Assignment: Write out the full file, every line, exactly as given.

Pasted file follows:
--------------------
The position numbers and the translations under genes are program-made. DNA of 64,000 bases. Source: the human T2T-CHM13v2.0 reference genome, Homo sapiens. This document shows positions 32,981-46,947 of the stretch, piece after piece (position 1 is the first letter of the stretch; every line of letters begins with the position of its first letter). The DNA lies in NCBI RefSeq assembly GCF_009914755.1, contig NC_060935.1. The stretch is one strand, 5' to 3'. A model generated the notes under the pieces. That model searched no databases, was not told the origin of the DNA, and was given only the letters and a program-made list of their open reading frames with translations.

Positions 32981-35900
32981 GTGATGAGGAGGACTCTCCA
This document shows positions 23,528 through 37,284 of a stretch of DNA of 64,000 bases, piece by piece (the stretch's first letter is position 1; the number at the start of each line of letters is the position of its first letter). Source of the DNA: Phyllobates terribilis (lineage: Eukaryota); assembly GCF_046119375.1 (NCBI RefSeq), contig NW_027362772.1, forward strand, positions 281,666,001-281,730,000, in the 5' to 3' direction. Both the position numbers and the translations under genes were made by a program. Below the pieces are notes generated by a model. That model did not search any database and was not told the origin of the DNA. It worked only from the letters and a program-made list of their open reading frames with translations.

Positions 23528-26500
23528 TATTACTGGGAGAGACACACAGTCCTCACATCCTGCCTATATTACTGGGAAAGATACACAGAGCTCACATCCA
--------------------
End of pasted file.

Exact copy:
The position numbers and the translations under genes are program-made. DNA of 64,000 bases. Source: the human T2T-CHM13v2.0 reference genome, Homo sapiens. This document shows positions 32,981-46,947 of the stretch, piece after piece (position 1 is the first letter of the stretch; every line of letters begins with the position of its first letter). The DNA lies in NCBI RefSeq assembly GCF_009914755.1, contig NC_060935.1. The stretch is one strand, 5' to 3'. A model generated the notes under the pieces. That model searched no databases, was not told the origin of the DNA, and was given only the letters and a program-made list of their open reading frames with translations.

Positions 32981-35900
32981 GTGATGAGGAGGACTCTCCA
This document shows positions 23,528 through 37,284 of a stretch of DNA of 64,000 bases, piece by piece (the stretch's first letter is position 1; the number at the start of each line of letters is the position of its first letter). Source of the DNA: Phyllobates terribilis (lineage: Eukaryota); assembly GCF_046119375.1 (NCBI RefSeq), contig NW_027362772.1, forward strand, positions 281,666,001-281,730,000, in the 5' to 3' direction. Both the position numbers and the translations under genes were made by a program. Below the pieces are notes generated by a model. That model did not search any database and was not told the origin of the DNA. It worked only from the letters and a program-made list of their open reading frames with translations.

Positions 23528-26500
23528 TATTACTGGGAGAGACACACAGTCCTCACATCCTGCCTATATTACTGGGAAAGATACACAGAGCTCACATCCA